Upside-down and back-to-front
Now the sun shines. Matilda stretches herself out to expose the greatest possible area of her little body to its warmth.
Now we have crocuses, daffodils and tulips, and the weeping cherry flaunts its outrageously pink blooms.
Now it is autumn in the northern hemisphere. Leaves turn and fall. My favourite time of year. Spring is too pink. Too restless. And one winter each year is more than enough.
(If the poles invert do the seasons flip too, or remain upside down, back to front?)
With our two feet on the ground, we face the world with our most vulnerable side, our most expressive side. What we call the front. Eyes wide open, ears attuned, hands and arms ready to forage, to hunt, to fend or fight, to embrace, to play, to dance, to make jewellery. We seldom see our own backs, but we observe, from seeing those of others, that they are expressive, too. The slightest sigh is registered by the back, a droop or squaring of shoulders, a quizzical angle of neck, a shrug. And backs register enthusiasm or ennui.
The dictionary describes brooch (say brohch) thus:
1. a clasp or ornament for the dress, having a pin at the back for passing through the clothing and a catch for securing the pin.
The word (in English) is also spelled broach (still say brohch). There is an illuminating range of meanings for words that all make the same sound, meaning variously:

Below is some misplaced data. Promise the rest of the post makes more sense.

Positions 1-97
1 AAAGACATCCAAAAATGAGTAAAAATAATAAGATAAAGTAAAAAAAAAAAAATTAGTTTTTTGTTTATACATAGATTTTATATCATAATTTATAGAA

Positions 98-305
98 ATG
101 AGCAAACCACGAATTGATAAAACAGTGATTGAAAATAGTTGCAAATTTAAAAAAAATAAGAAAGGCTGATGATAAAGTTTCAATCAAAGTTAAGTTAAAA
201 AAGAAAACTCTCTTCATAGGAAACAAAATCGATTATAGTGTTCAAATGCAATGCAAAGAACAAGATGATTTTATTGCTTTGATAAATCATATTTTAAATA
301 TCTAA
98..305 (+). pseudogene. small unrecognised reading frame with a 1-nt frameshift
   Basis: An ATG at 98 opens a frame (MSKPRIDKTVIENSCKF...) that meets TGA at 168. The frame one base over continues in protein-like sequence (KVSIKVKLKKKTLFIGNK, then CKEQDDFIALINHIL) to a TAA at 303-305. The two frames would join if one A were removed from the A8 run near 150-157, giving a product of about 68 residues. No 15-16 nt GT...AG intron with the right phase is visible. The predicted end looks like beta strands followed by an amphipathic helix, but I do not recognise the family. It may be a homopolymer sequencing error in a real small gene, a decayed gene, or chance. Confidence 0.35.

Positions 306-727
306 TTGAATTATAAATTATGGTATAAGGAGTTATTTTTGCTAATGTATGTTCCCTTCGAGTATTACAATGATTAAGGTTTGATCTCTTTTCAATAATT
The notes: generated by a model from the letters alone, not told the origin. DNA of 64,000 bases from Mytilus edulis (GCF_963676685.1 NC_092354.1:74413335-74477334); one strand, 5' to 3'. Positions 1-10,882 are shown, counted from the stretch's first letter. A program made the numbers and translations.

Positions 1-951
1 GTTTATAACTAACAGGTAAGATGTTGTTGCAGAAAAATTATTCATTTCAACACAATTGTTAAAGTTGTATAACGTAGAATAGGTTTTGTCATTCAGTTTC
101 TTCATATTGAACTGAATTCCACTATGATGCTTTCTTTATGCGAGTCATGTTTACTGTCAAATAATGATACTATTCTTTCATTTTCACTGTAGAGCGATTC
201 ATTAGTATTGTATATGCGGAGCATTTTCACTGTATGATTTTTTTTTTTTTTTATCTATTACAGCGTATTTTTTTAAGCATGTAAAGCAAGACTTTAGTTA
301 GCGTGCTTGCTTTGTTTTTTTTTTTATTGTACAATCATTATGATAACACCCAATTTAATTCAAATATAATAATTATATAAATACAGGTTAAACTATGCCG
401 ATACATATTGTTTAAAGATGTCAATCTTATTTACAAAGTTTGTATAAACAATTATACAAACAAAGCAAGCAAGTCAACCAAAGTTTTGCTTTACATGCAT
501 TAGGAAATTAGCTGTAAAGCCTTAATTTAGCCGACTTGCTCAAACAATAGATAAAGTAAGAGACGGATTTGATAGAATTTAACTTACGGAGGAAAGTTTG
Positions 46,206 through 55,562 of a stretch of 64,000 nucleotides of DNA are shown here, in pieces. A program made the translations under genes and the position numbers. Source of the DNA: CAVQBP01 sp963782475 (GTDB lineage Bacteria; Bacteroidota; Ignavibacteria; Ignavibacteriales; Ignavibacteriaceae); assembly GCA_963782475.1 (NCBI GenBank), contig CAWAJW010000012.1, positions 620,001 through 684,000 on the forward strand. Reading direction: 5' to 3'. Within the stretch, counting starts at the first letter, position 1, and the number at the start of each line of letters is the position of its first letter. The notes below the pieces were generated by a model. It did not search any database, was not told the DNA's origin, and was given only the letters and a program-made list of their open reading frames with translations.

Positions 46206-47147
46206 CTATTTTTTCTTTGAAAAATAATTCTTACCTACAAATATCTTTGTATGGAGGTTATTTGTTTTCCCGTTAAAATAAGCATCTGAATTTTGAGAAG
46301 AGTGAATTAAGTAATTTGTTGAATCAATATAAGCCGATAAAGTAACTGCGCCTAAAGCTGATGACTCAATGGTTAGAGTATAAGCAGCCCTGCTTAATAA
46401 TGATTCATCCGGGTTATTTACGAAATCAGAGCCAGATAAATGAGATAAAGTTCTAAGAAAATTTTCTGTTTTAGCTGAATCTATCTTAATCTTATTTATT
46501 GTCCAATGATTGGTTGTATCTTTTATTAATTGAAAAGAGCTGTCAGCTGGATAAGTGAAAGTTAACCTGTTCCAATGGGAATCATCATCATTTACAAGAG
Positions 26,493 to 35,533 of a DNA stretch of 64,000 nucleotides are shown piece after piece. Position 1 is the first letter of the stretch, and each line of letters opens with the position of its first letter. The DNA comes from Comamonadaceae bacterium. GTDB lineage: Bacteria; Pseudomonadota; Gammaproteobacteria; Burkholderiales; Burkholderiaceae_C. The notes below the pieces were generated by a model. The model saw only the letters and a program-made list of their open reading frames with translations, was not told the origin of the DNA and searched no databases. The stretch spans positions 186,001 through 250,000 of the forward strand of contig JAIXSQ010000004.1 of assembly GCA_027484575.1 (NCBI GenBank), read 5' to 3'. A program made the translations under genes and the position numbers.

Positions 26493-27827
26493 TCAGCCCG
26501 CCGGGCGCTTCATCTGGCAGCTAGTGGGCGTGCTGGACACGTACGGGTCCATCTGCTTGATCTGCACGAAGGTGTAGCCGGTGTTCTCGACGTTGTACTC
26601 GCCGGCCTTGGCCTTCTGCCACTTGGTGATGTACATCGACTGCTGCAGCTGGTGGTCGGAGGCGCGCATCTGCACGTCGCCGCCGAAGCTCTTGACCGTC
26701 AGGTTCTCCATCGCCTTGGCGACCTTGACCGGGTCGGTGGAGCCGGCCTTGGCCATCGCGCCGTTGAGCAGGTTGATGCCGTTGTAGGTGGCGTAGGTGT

(of a ship) to pitch and turn in an uncontrolled way, so that the side is presented to the waves and wind.
to cause (a ship) to pitch and turn in this way.
Some brooches do indeed pitch and turn, even to expose the back.
1. Machinery: an elongated and tapered tool with serrations which enlarges a given hole as the tool is pulled through the hole, which may be round, square, etc.
Something we jewellers are familiar with. (I call my broach a reamer, not to be confused with the brooches I make)
2. (in a lock) the pin about which the barrel of the key fits.
3. Architecture the projecting corner of the tower of a broach spire.
4. a spit for roasting meat.
5. a gimlet for tapping casks.
7. to enlarge and finish with a broach.
8. to tap or pierce
9. to draw as by tapping: to broach liquor.
10. to mention or suggest for the first time:The word derives from Middle English broche, from Old French, from Latin brocc(h)us meaning projecting.
Some brooches project further than others.
When we walk backwards, does the front become the back?
Is the back Echo to the front’s Narcissus?
About the author
Margaret West is an artist who sometimes makes jewellery; she writes: mostly poetry essays. She has exhibited widely in Australia overseas. She lives in the Blue Mountains, New South Wales, Australia.
About this blog
Touching the thingness of words the wordness of things.
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